Horse Disease Focus - Bleeders
What is a Bleeder?
In most of the world, when we talk about a person or animal bleeding, we mean a cut.
In the horse world, though, a 'bleeder' is something more specific. A bleeder is a horse that gets a nose bleed after intense exercise. Bleeding is most often seen in racehorses, but can also be seen in three day eventers (usually after the cross country phase) and in barrel racers and other rodeo horses. It can occur in any horse if it is taken for a 'good gallop'. It is probable that many riding horses are bleeders, but the condition remains hidden because they are never worked at a speed or intensity to cause symptoms.
Why do some horses 'bleed'?
The cause is uncertain and probably varies from horse to horse. The technical term is 'exercise induced pulmonary hemmorhage' - these horses are bleeding in their lungs.
Bleeding may be hereditary, and it has been associated with unusually high blood pressure in and around the lungs. However, other causes have been put forward, including allergies, problems with the spleen and a sensitivity to physical jarring (which can be particularly noticeable when running on dirt, as many American racehorses do. Barrel racers also run in dirt arenas). What is definitely certain is that only a certain percentage of horses ever experience this condition, which reduces performance and may be painful to the horse.
The frequency and severity tends to increase with age.
There is no cure for a bleeder. In the racing industry a drug called lasix has become the standard treatment. However, lasix has also become one of the most highly abused drugs in history. As it gives a small performance boost, it has become the norm for it to be administered to almost all horses. Lasix is also a diuretic and significantly increases the risk of a horse overheating. On top of that, lasix can mask other performance enhancing drugs.
Because of this, lasix bans are being discussed in multiple states, and lasix will not be allowed in the 2012 Breeders' Cup. Lasix is also illegal for use in racehorses throughout most of the world. Many people have an aversion to giving their riding horses lasix, and horses on lasix need to be very well hydrated. However, there is no substitute for lasix if horses are particularly bad bleeders. For this reason, many people in the racehorse industry oppose banning it on horse welfare grounds, whilst horse welfare activists point out that using it encourages the breeding of bad bleeders, which may perpetuate the trait.
Several treatment options other than lasix are available if your competition horse is a bleeder.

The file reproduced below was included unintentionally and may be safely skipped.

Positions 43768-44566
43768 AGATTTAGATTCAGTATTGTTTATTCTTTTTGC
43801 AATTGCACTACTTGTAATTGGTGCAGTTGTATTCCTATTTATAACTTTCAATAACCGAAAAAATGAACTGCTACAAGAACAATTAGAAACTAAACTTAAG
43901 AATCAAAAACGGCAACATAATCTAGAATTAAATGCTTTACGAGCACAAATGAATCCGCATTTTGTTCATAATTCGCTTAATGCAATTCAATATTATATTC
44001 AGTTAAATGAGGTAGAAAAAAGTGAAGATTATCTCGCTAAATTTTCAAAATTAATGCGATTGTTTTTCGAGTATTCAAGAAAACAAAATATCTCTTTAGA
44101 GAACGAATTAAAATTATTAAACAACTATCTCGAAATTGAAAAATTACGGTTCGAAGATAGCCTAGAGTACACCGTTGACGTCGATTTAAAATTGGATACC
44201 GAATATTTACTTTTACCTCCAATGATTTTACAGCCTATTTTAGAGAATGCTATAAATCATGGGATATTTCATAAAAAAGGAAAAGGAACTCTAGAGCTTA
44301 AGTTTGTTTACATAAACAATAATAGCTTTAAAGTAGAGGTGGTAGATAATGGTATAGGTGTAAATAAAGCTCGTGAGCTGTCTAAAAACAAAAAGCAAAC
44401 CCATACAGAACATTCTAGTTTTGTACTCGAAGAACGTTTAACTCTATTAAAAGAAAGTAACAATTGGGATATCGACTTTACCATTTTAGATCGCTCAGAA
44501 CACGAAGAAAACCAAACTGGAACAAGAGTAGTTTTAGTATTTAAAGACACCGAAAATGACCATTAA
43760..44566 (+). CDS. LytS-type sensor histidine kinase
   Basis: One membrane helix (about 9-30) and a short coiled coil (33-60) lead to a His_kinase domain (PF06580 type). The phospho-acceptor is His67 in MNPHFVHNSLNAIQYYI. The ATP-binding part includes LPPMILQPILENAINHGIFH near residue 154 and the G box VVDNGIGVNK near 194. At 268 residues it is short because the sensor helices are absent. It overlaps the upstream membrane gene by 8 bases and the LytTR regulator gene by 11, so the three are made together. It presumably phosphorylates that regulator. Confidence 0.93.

For mild bleeding, some people support the use of nasal dilator strips. As horses cannot breath through their mouth, nasal strips prevent the nostrils from collapsing during exercise. Nasal strips are often used on racehorses, but are banned in some jurisdictions. Scientific studies have mixed results and show that nasal dilator strips may not have any significant effect on bleeding, although they may help a horse's breathing overall and definitely cause no harm.
A drug called seramune, which has been used to boost the immune system in foals, is now being tried for bleeding. It appears to have anti-inflammatory effects and moderates the immune system. It may also help horses recover from lung damage caused by bleeding. However, it is a long-term treatment and takes two to three months to have a significant effect.
Another therapy that has been shown to have some benefit is feeding Omega-3s (which some authorities are now recommending horses be started on several months before they start training). Omega-3s are cheap and have no known negative effects and do not enhance performance, so there is no reason not to put every horse on them.
Amicar is another drug sometimes used to control bleeding, but it has to be administered right before a run, is less effective than lasix and actually has a negative effect on performance.
Preventing bleeding is a difficult matter as the causes are variable and not all of them are known.
As severe bleeding appears to be hereditary, avoiding breeding severe bleeders, or being sure to breed them only to horses not known to breed could be helpful in the long term.
Conditioning horses properly before asking them to do intense work definitely reduces the risk of them becoming bleeders. There's also some evidence that waiting until five or older to introduce a horse to intensive exercise actually increases the risk of bleeding.
Environmental management also seems to play a role. Managing barns in a way that minimizes dust is beneficial to all horses and to stable workers. Dampening hay and bedding slightly and storing hay in a separate building both help, as does providing adequate ventilation. (All barn windows should be kept open at all times unless there is a really good reason to close them, such as excessive rain blowing in during a storm, for example).